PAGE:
Netanyahu issued a stiff warning about the dangers of a nuclear-armed Iran, calling Iran "foremost" among the forces that are working against democracy in the Middle East.

"A nuclear-armed Iran would ignite a nuclear arms race in the Middle East. Those who dismiss it are sticking their heads in the sand," he said, adding that a nuclear Iran has repercussions far beyond the Middle East.

"I want you to understand what this means," he said. "They could put a bomb anywhere. They could put it on a missile. They're working on missiles that could reach this city."

He said Iran should pay a steep price for continuing to call for the end of the Jewish state. "Leaders who spew such venom should be banned from every respectable forum on the planet," he said.

Netanyahu said calls for the end of Israel are often met with "utter silence" or even criticisms that Israel should not defend herself.

"Not you. Not America," he said to applause, adding that Israel deeply appreciates continued U.S. calls for sanctions against Iran. "History will salute you, America."

Netanyahu opened his remarks by congratulating Obama for finding and killing Osama bin Laden.

"Congratulations, America," he said. "Congratulations, Mr. President. You got bin Laden. Good riddance!"

The statement drew the other long ovation for Netanyahu, with the applause led by House Minority Leader Nancy Pelosi (D-Calif.). 

"Israel has no better friend than America, and America has no better friend than Israel," he said to great applause.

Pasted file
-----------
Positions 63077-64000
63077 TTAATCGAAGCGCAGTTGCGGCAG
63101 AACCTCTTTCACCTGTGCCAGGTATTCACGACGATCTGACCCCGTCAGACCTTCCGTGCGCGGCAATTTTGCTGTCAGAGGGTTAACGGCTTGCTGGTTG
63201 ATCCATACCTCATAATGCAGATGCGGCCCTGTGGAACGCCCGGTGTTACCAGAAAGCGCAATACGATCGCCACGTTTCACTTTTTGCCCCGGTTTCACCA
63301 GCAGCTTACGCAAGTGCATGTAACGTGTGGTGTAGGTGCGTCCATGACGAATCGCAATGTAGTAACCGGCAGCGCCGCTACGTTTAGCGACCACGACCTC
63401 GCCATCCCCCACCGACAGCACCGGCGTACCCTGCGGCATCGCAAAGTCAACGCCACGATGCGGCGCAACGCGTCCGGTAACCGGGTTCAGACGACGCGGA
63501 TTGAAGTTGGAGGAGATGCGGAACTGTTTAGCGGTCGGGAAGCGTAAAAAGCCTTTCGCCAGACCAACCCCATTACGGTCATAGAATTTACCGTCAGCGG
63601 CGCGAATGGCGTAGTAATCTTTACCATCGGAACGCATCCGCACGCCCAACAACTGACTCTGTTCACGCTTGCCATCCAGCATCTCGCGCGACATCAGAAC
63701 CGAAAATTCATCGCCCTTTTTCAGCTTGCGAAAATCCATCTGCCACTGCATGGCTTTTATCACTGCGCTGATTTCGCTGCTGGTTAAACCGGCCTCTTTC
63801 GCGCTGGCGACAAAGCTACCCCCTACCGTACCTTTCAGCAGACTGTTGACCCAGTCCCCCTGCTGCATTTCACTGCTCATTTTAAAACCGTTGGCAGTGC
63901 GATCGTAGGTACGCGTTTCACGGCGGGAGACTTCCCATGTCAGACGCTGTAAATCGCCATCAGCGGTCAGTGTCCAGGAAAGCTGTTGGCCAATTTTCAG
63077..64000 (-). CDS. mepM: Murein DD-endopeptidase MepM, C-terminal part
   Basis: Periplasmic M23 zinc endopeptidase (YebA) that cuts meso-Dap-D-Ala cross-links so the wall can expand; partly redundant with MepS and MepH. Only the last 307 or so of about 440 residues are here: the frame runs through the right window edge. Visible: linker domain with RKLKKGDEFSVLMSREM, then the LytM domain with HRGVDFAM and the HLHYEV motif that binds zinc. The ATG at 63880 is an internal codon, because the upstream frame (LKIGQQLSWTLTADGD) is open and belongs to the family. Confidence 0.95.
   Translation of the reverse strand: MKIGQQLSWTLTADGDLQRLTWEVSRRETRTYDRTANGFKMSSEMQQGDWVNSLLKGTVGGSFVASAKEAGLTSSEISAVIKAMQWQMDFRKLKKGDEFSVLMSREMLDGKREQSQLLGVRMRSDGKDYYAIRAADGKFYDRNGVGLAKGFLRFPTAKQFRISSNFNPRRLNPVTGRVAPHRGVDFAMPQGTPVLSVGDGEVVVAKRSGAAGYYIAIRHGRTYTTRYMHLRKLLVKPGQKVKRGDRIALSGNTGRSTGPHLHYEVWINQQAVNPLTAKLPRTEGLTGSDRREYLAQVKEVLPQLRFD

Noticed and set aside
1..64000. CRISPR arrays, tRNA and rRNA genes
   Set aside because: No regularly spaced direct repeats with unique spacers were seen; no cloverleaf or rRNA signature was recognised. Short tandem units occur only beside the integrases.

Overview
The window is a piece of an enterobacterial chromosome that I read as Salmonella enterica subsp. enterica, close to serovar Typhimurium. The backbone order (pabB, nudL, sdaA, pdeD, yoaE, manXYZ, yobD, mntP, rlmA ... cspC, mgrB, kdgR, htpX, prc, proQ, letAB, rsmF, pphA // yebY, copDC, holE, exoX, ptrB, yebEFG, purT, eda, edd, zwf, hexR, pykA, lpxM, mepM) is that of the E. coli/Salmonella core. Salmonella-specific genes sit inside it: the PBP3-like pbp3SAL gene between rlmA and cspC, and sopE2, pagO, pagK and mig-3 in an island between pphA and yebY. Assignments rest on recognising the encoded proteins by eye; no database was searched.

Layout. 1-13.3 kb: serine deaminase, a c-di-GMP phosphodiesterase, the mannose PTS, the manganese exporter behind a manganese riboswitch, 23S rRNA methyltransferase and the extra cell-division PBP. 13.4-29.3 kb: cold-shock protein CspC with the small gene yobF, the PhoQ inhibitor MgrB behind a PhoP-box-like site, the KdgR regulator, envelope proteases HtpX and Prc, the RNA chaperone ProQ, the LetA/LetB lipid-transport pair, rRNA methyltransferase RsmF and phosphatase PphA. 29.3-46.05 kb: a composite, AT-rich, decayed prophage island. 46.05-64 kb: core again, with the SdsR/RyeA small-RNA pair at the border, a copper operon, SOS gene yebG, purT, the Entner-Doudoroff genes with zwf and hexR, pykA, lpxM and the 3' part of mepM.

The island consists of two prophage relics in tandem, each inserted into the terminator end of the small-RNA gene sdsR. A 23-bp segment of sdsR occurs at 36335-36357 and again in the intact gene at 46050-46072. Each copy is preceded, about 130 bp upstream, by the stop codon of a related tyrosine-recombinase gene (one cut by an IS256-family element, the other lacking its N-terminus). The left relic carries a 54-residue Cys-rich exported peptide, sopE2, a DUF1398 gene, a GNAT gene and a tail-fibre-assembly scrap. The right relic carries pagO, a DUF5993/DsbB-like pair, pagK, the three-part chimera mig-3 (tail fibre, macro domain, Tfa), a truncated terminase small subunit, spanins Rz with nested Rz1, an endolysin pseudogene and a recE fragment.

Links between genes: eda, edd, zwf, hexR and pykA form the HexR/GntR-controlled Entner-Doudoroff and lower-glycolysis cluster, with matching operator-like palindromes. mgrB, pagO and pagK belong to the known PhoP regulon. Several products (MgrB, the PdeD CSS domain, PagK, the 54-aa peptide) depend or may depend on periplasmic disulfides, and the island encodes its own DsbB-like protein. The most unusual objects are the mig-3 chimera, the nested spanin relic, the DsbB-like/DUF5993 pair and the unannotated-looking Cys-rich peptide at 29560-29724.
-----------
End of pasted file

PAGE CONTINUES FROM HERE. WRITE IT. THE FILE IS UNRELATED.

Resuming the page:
Turning to Vice President Joe BidenJoseph (Joe) Robinette BidenDems ponder gender politics of 2020 nominee Trump: Why didn't Obama 'do something about Russian meddling?' 2020 Dem contenders travel to key primary states MORE, Netanyahu, who first addressed a joint meeting of Congress in 1996, said to laughter, "Mr. Vice President, do you remember the time when we were the new kids in town?"

Netanyahu was interrupted a few minutes into his speech by a protester in the House galley. A woman jumped up and screamed, "End Israeli war crimes!" before being subdued by people around her and escorted out of the chamber by plain-clothes security. She yelled "Equal rights for Palestinians" as she was pulled out.

Netanyahu turned the interruption into another applause line.

"You know, I take it as a badge of honor, and so should you, that in our free societies you can have protests," he said. "You can't have these protests in the farcical parliaments of Tehran or Tripoli. This is real democracy."

After the speech, Rep. Rob Andrews (D-N.J.) said that, on the issue of Israel's borders, he agrees with Netanyahu over Obama – and that most of Congress feels the same.

"The benefit of the doubt as it pertains to the lines should go to those who have to defend those lines," Andrews said.

He said Obama's borderline proposal is the equivalent of rewarding Hamas: "Tilting toward Hamas rewards violent behavior."

House Minority Whip Steny Hoyer (D-Md.) called the speech "excellent."

"It was clear that he was prepared to make concessions, but in the context of Israel’s security," he said of Netanyahu. "He was prepared to make sure that the Palestinian state was of sufficient size to be successful, but I think he was very realistic."

— Russell Berman, Mike Lillis and Josiah Ryan contributed to this report.

— This story was posted at 12:04 p.m. and last updated at 2:29 p.m.